Who does Dr Reuel Khoza think he is?

David Bullard on the "professional blacks" putting the boot into the Nedbank chairman

Nedbank chairman Dr Reuel Khoza can thank his lucky stars that he doesn't have a white skin after his "attack" (Comrade Jimmy Manyi's word) on our democratically elected government. Who do these businessmen think they are? And how dare Khoza suggest that JZ and the boys are not up to the task of running a country and an economy in the 21st Century. Jeepers.....Sunday Times columnists have been sacked for less than that.

Of course, if it had been one of the paler bank chairmen who uttered such heresy all hell would have broken loose. The resultant cries of racism may even have pushed Helen Zille off the pages of the newspapers and stopped her trending on Twitter.

Poor Helen is still furiously back peddling on her "professional blacks" and "refugees" comments. What she should be doing, in my opinion, is telling her critics to go off and reproduce but, alas, she doesn't enjoy the luxury of complete freedom of speech. Unlike me, Helen Zille needs to appeal to the electorate so isn't really permitted to stick to her guns.

For the record I think her "professional blacks" comment was bang on the nail and the reason the bleeding heart liberals of the lefty media made such a fuss was because it scratched a few scars off some festering wounds. I'm only sorry that I didn't come up with the phrase first but I intend to use it as frequently as possible because it so aptly describes those embarrassing fellow citizens of ours who are so quick to lay claim to be victims of something or other.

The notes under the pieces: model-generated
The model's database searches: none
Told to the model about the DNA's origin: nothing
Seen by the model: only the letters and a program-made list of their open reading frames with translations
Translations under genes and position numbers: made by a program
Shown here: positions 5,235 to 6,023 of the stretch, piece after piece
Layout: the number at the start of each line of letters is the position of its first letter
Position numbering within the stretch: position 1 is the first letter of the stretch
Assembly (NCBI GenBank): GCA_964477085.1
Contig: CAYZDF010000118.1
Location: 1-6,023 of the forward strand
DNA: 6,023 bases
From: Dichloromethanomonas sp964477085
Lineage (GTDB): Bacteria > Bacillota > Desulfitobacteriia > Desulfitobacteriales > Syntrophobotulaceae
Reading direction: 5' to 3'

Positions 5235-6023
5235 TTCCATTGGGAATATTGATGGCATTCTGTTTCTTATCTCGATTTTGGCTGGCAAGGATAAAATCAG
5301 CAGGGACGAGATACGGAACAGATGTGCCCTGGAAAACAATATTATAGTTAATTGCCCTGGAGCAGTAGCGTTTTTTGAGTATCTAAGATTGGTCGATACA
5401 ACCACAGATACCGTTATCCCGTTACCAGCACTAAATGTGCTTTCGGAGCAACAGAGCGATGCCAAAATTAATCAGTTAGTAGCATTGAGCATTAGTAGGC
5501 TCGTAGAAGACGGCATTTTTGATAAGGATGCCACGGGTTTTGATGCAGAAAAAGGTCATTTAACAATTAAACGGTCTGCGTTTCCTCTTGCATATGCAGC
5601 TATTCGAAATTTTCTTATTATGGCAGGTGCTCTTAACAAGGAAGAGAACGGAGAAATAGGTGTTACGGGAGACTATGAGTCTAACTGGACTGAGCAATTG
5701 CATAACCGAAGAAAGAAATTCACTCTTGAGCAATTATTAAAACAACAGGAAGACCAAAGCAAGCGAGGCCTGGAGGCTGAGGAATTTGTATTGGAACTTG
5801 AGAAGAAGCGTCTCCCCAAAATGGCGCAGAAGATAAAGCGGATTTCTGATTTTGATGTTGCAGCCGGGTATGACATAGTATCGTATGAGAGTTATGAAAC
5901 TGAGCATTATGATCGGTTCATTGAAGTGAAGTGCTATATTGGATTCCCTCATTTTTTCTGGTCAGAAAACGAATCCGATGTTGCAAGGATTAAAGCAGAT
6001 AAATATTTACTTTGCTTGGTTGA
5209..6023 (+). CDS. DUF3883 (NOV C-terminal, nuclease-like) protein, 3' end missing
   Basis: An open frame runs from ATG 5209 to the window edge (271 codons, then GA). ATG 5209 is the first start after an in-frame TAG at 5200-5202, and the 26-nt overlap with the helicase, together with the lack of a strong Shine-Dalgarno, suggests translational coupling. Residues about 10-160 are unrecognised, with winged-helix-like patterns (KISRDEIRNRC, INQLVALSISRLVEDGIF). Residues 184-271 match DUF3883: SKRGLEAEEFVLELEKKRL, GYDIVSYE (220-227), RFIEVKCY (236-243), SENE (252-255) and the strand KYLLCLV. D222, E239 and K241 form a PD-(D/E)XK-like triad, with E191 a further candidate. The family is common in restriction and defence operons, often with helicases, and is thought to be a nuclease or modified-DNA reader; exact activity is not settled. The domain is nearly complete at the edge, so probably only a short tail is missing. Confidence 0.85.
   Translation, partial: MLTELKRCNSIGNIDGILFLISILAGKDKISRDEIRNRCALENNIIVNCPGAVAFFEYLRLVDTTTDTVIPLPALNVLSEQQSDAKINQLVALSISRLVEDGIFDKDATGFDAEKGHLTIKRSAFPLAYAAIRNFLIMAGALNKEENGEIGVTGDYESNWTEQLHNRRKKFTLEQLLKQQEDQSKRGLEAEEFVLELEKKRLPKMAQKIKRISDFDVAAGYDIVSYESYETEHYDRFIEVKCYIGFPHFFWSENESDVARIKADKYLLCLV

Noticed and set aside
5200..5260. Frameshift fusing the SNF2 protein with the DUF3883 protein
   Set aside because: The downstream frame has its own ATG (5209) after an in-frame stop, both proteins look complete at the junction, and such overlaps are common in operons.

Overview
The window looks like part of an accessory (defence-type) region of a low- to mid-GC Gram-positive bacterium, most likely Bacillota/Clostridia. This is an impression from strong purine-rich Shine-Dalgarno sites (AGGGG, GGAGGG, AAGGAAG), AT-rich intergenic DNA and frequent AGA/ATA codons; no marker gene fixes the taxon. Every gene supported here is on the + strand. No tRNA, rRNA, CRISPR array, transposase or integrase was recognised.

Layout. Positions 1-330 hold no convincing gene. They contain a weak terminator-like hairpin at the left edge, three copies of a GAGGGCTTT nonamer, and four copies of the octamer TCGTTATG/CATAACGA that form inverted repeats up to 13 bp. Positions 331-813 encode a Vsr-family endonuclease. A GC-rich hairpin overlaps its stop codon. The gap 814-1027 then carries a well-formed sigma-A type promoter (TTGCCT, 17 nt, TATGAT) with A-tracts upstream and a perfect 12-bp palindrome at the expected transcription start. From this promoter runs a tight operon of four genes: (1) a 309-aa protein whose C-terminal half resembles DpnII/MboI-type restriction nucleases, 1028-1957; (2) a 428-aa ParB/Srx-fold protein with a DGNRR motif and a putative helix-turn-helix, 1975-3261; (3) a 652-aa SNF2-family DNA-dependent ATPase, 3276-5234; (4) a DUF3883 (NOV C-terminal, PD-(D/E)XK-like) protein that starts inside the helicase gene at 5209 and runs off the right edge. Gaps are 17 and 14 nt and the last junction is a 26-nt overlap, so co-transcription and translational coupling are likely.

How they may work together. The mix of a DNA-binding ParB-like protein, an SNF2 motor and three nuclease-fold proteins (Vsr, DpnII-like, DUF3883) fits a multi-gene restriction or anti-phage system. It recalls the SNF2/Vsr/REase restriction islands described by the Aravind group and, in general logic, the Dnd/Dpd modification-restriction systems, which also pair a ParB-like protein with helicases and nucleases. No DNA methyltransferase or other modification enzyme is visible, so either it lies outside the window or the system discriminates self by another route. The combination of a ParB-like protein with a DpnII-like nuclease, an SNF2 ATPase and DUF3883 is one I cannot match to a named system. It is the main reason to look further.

Somebody needs to tell them to grow up and who better than Helen Zille, or failing her, me? The thing about most "professional blacks" of my acquaintance is that they rarely have the guts to participate in open debate, preferring to fire off insults via social media and then duck back behind the parapets. The reason they are so loath to put themselves in front of an audience and explain their strange feelings of inferiority is that they know they are nothing but a bunch of frauds and charlatans.

The other spot of bother Zille got herself into which was blown out of all proportion by was the "refugee" issue.  According to the po-faced guardians of our national morality this was a hideously inappropriate and insensitive (a favourite word amongst professional white liberals) thing to say about unhappy citizens of the Eastern Cape seeking to find a better education for their children in the Western Cape. 

So what word would the PC lefties prefer I wonder...province hoppers, boundary breakers, educationally migratory persons? The English language has a perfectly good word and it's refugee. A refuge is defined as "a state of being safe or sheltered from pursuit, danger or difficulty". From what I have read about education in the Eastern Cape two boxes are immediately ticked....those of danger and difficulty.